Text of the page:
Eve Tuck Helps Students "Become More Like Themselves"

Eve Tuck HDD

By Madeline Barber

Posted on May 25, 2021

Meet the recipient of our 2021 Honorary Doctorate.

Despite the impressive list of honours and achievements under Eve Tuck’s belt, the first words she uses to describe being awarded Emily Carr University’s 2021 honorary doctorate are “surprised” and “humbled.”

Tuck, who is Unangax̂ and an enrolled member of the Aleut Community of St. Paul Island, Alaska, is currently the Associate Professor of Critical Race and Indigenous studies at the Ontario Institute for Studies in Education (OISE) of the University of Toronto. She is also the Canada Research Chair of Indigenous Methodologies with Youth and Communities, a recent William T. Grant Scholar (2015-2020), and a Ford Foundation Postdoctoral Fellow (2011-2012).

“It feels like a very unexpected recognition,” Tuck says, adding that it’s meaningful because Emily Carr University’s discipline and practices are seemingly disparate from her own. As a writer, teacher, and researcher, her work centres Indigenous social thought, and the ways it can be “engaged to create more fair and just social policy, more meaningful social movements, and robust approaches to decolonization.”

For those who have had the pleasure of even a short interaction with Eve, “humble” feels like an appropriate description of her character. She’s quick to credit the work of others, and notes that it’s her collaborations that are most important to her.

It’s these collaborations that she says the honorary doctorate reflects, including those with creators who consider the role of research within their art and design practice. “It's almost like its tapping into a secret wish I had for myself to be able to work with artists or make work that is conversant with artists and people who are thinking about design and visuality and recording and installation as other ways of making meaning.”

One of many artistic collaborations Eve points to is with the Super Futures Haunt Qollective. Collective members C. Ree, F. Sam Jung, and Angie Morrill combine art and research to create work that is concerned with Indigenous futurities and different approaches to social justice while attending to ongoing grief. Eve has collaborated with SFHQ on a series of essays exploring haunting and visitations as a theory of change, notably “A Glossary of Haunting,” a potent, genre-defying text co-authored with C.Ree and told through a singular voice.

Eve has authored more than 20 peer-reviewed articles and considers herself a writer first. “If I had to really think about who I am in the world, it's a writer. I love to think about writing, talk to people about writing, I love to facilitate people’s relationships to writing, ask pedagogical questions that heal relationships to writing.”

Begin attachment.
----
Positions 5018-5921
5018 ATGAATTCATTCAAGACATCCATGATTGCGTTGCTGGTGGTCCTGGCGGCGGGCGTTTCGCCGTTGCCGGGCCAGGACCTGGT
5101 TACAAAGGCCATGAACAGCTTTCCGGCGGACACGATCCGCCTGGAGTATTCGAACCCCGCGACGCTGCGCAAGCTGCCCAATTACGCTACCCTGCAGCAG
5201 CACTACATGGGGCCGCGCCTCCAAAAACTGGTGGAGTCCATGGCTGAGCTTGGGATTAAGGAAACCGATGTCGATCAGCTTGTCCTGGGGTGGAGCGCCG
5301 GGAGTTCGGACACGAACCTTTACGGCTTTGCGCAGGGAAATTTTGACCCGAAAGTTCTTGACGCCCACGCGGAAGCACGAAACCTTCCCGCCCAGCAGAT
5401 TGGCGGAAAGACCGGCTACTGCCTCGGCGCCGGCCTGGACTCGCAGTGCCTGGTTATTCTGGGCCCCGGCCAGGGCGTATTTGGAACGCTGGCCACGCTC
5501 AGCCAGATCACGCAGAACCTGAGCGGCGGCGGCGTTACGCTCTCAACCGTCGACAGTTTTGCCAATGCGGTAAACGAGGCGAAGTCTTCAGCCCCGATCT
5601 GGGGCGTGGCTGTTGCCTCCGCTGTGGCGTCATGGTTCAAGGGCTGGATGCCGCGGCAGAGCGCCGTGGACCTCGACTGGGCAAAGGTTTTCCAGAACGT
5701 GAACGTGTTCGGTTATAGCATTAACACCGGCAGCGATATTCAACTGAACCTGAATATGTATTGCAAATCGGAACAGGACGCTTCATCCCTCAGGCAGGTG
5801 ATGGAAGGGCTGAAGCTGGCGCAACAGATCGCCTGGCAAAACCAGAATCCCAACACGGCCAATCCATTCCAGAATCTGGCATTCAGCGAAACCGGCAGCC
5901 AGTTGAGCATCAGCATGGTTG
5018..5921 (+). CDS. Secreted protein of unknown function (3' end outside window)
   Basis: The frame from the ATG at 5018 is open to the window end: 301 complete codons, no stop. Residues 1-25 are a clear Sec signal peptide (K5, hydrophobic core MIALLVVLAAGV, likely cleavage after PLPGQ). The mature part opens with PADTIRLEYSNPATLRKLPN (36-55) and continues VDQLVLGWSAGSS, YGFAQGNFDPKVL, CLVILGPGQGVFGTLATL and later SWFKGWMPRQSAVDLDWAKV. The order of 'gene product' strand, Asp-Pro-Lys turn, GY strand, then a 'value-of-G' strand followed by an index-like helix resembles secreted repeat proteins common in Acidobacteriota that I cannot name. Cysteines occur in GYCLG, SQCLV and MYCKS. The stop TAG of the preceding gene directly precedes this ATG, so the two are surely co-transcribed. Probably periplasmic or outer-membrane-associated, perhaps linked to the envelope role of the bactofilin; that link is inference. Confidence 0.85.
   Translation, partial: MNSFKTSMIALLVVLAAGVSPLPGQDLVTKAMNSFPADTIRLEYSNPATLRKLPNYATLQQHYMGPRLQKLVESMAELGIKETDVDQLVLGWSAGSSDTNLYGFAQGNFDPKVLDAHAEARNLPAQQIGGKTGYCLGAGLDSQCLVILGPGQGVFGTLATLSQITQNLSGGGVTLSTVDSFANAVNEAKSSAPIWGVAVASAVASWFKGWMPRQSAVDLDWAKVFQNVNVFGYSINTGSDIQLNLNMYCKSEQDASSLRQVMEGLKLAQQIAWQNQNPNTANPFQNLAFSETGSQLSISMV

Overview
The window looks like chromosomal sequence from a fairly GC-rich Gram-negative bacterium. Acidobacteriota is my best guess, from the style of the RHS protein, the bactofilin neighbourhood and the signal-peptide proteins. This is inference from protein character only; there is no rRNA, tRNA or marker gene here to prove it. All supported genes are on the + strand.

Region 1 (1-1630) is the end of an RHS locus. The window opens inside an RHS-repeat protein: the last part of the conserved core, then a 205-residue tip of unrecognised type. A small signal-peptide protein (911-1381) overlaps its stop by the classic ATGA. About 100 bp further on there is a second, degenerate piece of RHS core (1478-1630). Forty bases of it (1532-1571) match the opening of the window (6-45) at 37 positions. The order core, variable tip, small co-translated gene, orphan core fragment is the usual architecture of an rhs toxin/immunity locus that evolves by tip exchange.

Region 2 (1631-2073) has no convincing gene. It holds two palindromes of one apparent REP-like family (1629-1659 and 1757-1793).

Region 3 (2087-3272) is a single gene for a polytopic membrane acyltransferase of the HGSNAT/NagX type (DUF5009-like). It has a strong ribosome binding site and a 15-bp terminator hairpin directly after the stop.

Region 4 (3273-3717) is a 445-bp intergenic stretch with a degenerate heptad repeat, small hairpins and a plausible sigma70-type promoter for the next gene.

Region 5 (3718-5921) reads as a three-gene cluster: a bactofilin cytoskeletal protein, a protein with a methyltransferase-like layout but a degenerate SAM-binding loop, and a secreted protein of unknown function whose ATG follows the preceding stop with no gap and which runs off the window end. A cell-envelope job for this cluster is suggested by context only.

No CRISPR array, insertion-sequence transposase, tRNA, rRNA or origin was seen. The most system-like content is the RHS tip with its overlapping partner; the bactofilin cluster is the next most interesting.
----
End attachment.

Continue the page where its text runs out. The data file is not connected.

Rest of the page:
She is also co-editor of Indigenous and Decolonizing Studies in Education, an ongoing book series with co-editor K. Wayne Yang that “features research, theory, and foundational reading for educators and educational researchers who are looking for possibilities beyond the limits of liberal democratic schooling.”

Eve has a palpable commitment to community, evident in her efforts to prioritize a research practice that is deliberate, intentional, and incorporates reflection. She is the director of the Tkaronto Collaborative Indigenous Research for Communities, Land and Education (CIRCLE) Lab at the University of Toronto, which she founded in 2017. The CIRCLE Lab is dedicated to modes of research that move beyond written language, engaging the arts through materials-based visual and audio research, and centering community and youth participation.

As an educator, Eve views her role as one that helps students “become more like themselves”, and says some of her most gratifying moments with graduate students are when she can simply provide encouragement. “I love it when my work is to remind or reflect back what someone has already shared, what matters about their work, and what their intentions are. And then they send the next revisions of the chapter and it's bringing all those things together and all I have to say is yes and keep going."

She also takes immense satisfaction in helping her grad students advocate and negotiate for their needs as researchers. “I’m so thrilled by the work that I do with grad students and the next generation of Black and Indigenous researchers.”

Together with OISE grad students, Eve helped create a podcast that originated from a course she taught called Decolonization, Settler Colonialism and Antiblackness. The Henceforward, which is on its 29th episode, shares the course’s intention to explore the interconnected histories of settler colonialism and anti-blackness and their presence within our current social systems.

Episode 26 happens to involve a cross-collaboration with yet another group Eve has worked with, the Land Relationships Super Collective. Eve has worked closely with different organizations in the collective on projects related to inquiry in the “land back” movement through facilitating their strategizing and providing resources to support their mutuality.

When discussing her accomplishments, it’s apparent that more than pride, it’s gratitude that she feels for the opportunities to create meaningful work. She also acknowledges how a global pandemic can further deepen this appreciation and prompt one to redefine what’s considered an accomplishment.

It’s in this same vein that she offers her genuine and heartfelt congratulations to the 2021 graduating class of Emily Carr, as well as their teachers and families. Eve commends the graduates on their mettle, having completed their last year of school through an incredibly challenging time. “To push for it and to graduate anyway, and to push and see these kinds of big life moments burst through the frozen ground anyway is really encouraging and really beautiful,” she says.